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Politician Ron Paul has served in the U.S. House of Representatives for Texas multiple times. His politics are a mix of Republican and Libertarian views.
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While he came in third, Paul received almost 500,000 votes in the general election.
In the mid-1990s, Paul returned to the Republican Party and fought Greg Laughlin—a Democrat turned Republican—for his party's nomination for a seat in the House of Representatives. The odds were against him as Laughlin had wide support from the party and from deep-pocketed organizations such as the National Rifle Association. Despite the opposing forces,
Paul was able to defeat Laughlin and win the general election in 1996. He has remained a member of the House of Representatives ever since.
Over the years, Paul has maintained a steadfast consistency on executive power, taxation, and pro-life issues. Unlike many of his Republican peers, he voted against the Patriot Act and against the Iraq war. Paul did, however, support the U.S. military action in Afghanistan. He has voted against farm subsidies and regulating the Internet, which is in line with his interest in reducing government spending and the role of the federal government. In addition, he has expressed his opposition to the war on drugs, saying that the government's efforts have actually been a war on doctors. This and other controversial opinions have often caused tension with his Republican counterparts.
It is this mix of traditional conservatism and libertarianism that makes Paul such an unusual presidential candidate. Since throwing his hat into the 2008 Republican presidential nomination race, he has garnered a lot of support from diverse circles. Some like his ideas about economic policies whereas others see him as the anti-establishment candidate. While the mainstream media gives him little coverage, Paul's vision for America has been spread by his extensive presence online. The Internet has also been a financial boon to him. On November 5, 2007, a group of his supporters raised more than $4 million in one day for his campaign. The date was no accident—it was Guy Fawkes Day, a British holiday that remembers the attempted destruction of the Parliament building—with the king inside—by a rebel named Guy Fawkes. While Paul “wants to demolish things like the Department of Education,'' as one of his spokespeople told The New York Times, ''but we can do that very peacefully, in a constructive manner.''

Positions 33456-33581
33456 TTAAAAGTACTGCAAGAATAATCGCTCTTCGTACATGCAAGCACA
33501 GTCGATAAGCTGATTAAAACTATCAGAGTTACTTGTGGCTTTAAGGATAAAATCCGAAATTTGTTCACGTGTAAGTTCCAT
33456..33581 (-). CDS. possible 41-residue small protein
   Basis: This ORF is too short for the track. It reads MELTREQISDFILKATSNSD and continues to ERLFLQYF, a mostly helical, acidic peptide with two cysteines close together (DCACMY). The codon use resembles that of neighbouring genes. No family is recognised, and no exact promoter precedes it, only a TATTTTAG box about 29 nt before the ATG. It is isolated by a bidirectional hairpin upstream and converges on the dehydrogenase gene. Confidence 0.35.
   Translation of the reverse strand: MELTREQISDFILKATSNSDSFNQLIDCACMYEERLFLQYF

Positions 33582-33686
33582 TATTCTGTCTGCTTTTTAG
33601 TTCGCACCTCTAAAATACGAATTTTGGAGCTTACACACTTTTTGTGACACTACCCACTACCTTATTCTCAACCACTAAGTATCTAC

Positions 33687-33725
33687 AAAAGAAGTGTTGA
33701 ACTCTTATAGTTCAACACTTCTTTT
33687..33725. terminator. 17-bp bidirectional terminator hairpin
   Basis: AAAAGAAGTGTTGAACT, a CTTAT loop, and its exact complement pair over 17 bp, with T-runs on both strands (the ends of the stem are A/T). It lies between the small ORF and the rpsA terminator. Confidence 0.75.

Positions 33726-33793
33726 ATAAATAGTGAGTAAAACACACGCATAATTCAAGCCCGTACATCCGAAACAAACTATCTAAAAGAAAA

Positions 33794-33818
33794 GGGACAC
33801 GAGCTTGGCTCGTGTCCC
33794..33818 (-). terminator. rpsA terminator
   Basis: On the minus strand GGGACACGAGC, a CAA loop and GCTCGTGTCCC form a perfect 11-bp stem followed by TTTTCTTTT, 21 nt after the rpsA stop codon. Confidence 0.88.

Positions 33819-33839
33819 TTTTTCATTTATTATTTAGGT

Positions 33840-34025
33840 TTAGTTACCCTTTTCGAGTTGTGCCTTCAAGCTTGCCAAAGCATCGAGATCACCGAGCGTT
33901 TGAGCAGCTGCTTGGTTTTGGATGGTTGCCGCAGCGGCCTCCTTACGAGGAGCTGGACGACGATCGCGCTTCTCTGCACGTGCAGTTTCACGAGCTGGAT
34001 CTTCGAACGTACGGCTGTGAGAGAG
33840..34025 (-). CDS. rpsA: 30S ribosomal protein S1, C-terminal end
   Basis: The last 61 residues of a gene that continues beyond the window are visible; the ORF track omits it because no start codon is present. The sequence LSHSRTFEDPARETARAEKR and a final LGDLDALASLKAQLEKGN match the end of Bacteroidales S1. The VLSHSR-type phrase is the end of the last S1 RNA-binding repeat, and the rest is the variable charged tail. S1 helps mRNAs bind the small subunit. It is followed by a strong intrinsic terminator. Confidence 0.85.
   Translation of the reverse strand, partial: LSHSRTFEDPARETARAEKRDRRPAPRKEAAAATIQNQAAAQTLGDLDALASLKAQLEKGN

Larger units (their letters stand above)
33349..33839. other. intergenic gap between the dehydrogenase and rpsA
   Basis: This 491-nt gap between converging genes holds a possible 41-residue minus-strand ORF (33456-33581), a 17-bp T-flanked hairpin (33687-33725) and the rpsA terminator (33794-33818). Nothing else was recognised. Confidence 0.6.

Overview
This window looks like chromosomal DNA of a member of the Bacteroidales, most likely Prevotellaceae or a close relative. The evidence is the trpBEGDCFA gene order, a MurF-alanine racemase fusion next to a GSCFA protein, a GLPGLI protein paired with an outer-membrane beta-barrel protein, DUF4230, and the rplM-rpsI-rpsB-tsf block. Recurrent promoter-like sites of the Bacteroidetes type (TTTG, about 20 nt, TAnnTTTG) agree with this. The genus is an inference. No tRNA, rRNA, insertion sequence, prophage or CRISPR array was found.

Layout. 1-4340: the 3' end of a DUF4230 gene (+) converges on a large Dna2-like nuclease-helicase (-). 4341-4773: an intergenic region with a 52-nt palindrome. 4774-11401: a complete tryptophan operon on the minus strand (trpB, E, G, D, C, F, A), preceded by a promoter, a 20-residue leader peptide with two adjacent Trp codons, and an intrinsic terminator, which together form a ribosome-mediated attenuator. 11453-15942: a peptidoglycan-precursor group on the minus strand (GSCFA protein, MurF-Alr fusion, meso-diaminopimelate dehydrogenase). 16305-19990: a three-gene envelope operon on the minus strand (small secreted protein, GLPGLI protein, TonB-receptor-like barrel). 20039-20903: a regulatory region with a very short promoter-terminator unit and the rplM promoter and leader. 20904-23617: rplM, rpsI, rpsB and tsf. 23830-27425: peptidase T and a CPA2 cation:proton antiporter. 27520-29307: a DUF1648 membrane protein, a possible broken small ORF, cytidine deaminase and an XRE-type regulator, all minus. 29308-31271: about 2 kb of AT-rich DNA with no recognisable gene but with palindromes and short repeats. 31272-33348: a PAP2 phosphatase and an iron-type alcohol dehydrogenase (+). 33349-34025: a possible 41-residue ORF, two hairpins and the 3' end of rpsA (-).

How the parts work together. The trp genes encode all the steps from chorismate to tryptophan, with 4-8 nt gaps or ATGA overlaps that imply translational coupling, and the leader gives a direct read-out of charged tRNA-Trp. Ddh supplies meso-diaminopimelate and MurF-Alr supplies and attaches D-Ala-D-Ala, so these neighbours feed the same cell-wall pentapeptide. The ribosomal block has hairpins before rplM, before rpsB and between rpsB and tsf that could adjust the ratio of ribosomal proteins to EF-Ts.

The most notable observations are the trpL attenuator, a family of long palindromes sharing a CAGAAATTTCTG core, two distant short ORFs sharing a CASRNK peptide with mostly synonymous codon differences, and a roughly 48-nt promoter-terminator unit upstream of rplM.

Although didn't win the nomination, Paul came in fifth at the Iowa caucus on January 3 with approximately 10 percent of the vote, beating out the better-known candidate Rudy Giuliani. But he finished last in Wyoming's caucus two days later. At the much-watched New Hampshire primary, Paul had a fifth place finish, beating Fred Thompson and Duncan Hunter. On Michigan's January 15 primary, he came in fourth ahead of Giuliani, Thompson, and Hunter.
By late January, Thompson, Giuliani, and Hunter had all dropped out, but Paul remained in the race. Even after February 5, also known as Super Tuesday because of the number of primaries, Paul stayed in despite not winning a single state.
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